Adaptation period of laboratory animals after transport: a review
Transporting animals leads to a temporary disturbance of normal physiology (homeostasis). After an adaptation period in the new laboratory, the animals must have returned to their normal physiological state. A literature survey was performed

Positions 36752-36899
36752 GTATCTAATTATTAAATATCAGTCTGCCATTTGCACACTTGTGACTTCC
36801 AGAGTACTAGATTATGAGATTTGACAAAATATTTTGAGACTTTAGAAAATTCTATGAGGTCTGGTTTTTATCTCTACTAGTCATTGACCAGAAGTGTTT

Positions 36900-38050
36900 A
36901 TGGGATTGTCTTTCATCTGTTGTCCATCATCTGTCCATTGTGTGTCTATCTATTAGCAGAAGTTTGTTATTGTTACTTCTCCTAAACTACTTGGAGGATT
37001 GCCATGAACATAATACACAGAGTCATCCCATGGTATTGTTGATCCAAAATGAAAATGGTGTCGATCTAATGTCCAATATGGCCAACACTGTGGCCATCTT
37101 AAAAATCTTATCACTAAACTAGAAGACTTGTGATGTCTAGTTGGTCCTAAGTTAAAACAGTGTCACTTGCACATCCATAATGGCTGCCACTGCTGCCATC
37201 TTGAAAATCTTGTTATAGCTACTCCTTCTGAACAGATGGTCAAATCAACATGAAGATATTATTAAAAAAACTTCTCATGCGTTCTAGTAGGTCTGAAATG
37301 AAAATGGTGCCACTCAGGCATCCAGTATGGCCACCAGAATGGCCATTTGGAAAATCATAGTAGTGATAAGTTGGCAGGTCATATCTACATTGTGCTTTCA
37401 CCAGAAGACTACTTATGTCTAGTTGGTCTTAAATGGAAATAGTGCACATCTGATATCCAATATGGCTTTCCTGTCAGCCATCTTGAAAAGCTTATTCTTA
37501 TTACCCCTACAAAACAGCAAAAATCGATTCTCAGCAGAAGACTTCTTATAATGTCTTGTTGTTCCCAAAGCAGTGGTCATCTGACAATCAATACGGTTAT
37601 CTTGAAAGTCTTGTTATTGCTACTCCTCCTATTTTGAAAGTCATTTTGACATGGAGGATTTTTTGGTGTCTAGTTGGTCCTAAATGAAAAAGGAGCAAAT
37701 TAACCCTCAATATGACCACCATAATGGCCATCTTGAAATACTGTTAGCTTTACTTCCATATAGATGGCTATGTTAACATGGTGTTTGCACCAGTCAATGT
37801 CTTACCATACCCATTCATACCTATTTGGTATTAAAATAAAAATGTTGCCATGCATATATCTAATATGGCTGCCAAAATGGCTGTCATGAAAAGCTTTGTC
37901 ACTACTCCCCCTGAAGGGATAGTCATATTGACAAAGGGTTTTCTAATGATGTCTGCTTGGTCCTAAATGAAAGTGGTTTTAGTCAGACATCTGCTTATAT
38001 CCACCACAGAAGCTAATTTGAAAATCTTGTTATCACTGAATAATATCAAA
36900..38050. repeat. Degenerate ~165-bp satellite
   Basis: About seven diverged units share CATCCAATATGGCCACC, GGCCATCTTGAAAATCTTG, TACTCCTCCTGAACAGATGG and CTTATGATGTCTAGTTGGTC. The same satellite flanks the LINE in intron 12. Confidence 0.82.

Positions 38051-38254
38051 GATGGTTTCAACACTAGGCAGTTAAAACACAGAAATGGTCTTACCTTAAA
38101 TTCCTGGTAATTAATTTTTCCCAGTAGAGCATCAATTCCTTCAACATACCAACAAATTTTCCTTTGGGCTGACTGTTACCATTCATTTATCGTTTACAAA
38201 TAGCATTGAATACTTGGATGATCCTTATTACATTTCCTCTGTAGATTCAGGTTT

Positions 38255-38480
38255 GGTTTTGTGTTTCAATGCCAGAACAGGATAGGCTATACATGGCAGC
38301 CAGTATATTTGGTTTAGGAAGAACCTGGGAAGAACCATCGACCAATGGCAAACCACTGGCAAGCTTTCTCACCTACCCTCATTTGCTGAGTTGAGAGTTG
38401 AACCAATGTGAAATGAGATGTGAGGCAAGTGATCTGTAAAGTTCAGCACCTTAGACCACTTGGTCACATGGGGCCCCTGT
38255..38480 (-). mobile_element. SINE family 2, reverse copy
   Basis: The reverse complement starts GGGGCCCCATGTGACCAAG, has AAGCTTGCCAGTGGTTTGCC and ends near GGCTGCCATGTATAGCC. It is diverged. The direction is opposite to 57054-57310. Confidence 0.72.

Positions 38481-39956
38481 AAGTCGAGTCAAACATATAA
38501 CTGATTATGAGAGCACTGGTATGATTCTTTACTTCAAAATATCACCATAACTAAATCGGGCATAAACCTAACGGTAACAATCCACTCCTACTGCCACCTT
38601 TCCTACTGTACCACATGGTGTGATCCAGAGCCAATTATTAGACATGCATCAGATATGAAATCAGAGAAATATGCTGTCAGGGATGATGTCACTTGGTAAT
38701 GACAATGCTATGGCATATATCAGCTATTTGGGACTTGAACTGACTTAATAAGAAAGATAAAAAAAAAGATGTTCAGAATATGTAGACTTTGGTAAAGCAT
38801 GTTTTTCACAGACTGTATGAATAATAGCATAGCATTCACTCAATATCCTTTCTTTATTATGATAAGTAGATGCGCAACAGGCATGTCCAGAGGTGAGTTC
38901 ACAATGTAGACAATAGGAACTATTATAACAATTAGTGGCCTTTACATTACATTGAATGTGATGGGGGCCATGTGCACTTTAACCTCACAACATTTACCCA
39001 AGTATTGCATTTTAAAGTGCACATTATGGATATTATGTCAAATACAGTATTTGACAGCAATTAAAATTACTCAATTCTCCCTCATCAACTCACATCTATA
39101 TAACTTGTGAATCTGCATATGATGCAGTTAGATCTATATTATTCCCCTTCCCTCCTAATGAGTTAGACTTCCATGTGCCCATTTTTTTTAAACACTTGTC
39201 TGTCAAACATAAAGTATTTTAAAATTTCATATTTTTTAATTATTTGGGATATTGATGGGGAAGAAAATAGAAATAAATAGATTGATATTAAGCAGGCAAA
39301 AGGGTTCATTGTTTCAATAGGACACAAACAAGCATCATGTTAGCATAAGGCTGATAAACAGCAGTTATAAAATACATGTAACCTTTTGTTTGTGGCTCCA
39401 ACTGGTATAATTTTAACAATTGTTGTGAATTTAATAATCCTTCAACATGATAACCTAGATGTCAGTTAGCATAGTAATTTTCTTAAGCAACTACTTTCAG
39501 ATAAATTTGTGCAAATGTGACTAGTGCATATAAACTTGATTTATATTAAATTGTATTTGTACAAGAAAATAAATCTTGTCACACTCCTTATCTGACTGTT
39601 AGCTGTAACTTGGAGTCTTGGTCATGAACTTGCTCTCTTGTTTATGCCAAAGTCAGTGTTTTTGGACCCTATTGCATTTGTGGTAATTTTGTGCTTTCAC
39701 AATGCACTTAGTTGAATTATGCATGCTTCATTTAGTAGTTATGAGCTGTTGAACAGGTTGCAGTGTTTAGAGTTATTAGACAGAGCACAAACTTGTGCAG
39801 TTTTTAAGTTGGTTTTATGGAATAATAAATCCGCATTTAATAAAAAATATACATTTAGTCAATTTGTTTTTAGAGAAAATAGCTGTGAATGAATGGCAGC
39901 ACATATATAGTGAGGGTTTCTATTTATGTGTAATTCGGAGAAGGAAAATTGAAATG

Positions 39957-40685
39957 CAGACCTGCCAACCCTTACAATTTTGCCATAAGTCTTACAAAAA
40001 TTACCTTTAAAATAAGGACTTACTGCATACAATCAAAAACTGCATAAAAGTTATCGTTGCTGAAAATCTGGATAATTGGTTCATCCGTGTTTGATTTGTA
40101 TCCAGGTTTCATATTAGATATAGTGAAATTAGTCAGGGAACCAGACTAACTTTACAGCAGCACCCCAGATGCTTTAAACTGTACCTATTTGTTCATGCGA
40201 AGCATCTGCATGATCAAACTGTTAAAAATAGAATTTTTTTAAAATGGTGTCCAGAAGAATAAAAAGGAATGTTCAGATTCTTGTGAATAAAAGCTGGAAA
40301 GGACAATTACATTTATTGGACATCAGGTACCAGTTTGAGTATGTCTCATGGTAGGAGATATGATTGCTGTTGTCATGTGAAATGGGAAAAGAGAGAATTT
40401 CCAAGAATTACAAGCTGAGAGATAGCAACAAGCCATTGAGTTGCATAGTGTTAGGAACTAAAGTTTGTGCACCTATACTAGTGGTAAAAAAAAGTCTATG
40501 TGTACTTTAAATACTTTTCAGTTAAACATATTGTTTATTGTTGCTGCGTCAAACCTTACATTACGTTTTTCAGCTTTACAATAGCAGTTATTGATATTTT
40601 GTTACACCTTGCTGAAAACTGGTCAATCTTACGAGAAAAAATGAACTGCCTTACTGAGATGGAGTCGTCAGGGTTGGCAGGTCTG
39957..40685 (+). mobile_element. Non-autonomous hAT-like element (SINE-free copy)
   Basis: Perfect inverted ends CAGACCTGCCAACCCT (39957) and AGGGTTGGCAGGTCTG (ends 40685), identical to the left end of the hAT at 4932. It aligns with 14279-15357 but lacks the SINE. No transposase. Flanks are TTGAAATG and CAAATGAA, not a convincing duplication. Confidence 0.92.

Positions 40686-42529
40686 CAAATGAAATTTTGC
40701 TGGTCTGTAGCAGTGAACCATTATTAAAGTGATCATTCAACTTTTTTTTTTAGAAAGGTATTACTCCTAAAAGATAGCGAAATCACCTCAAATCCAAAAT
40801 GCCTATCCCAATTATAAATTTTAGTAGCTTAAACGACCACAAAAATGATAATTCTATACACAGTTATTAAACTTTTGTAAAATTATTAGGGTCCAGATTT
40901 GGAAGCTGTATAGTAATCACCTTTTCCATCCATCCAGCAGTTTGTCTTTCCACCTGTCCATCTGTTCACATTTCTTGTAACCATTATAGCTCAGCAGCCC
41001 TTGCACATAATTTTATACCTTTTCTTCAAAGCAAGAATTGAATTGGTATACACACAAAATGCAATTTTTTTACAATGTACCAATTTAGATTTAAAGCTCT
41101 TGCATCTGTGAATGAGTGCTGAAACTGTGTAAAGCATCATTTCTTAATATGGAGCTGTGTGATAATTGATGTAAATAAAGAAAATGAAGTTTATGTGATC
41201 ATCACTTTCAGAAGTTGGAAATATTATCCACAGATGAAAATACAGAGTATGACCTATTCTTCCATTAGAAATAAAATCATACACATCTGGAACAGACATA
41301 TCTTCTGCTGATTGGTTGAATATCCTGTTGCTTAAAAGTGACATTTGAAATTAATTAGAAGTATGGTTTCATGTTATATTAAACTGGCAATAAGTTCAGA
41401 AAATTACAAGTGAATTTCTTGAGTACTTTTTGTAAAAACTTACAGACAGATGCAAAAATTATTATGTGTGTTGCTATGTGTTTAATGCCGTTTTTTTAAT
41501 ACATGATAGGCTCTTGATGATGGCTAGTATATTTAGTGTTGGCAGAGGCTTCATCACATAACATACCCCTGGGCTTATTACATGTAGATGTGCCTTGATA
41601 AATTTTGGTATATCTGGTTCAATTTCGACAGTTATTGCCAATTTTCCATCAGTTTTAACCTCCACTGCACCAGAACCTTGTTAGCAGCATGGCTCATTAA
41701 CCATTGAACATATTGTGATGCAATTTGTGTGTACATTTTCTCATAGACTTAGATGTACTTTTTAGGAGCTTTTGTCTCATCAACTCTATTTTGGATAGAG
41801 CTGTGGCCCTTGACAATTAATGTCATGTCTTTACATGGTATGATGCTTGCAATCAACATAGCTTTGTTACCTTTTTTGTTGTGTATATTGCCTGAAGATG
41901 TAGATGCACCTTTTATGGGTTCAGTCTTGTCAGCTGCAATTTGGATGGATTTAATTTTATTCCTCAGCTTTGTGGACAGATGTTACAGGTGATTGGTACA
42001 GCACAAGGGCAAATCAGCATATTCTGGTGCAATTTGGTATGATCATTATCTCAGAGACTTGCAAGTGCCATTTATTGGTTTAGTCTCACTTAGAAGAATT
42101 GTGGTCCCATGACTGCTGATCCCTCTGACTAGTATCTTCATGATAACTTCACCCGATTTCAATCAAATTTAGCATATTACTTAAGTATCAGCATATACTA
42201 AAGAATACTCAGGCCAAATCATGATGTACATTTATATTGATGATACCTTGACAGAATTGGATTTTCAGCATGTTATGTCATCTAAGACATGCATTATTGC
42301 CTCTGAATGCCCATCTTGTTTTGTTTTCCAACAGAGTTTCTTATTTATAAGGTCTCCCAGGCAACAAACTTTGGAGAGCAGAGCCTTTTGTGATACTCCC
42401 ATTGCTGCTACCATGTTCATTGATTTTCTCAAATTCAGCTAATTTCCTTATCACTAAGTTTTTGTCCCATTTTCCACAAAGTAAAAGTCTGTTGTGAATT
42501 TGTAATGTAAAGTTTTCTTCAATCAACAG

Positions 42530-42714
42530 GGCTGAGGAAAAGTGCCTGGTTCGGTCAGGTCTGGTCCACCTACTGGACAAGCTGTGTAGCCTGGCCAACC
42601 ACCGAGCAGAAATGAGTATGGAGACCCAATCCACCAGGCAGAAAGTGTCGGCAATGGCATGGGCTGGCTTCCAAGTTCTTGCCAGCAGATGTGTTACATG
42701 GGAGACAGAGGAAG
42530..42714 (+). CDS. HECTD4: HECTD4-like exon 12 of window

in order to establish the minimum necessary length of the adaptation period of mice, rats and rabbits after transport. The minimum length of the period for adaptation that was considered necessary varied from none to 78 weeks; in most studies an adaptation period of 7 days was considered sufficient. However, in most studies no proper experimental setup had been used: either the controls were housed at a different location, or they were sampled at different time points, as compared to the transported animals. Besides transport per see additional factors like a shift in the light-dark rythm, will also disturb the homeostasis. The separate supply of food and water sources during transport is recommended. More research into the effects of transport stress per se is needed, as well as into the interaction of transport stress with other environmental factors occurring simultaneously.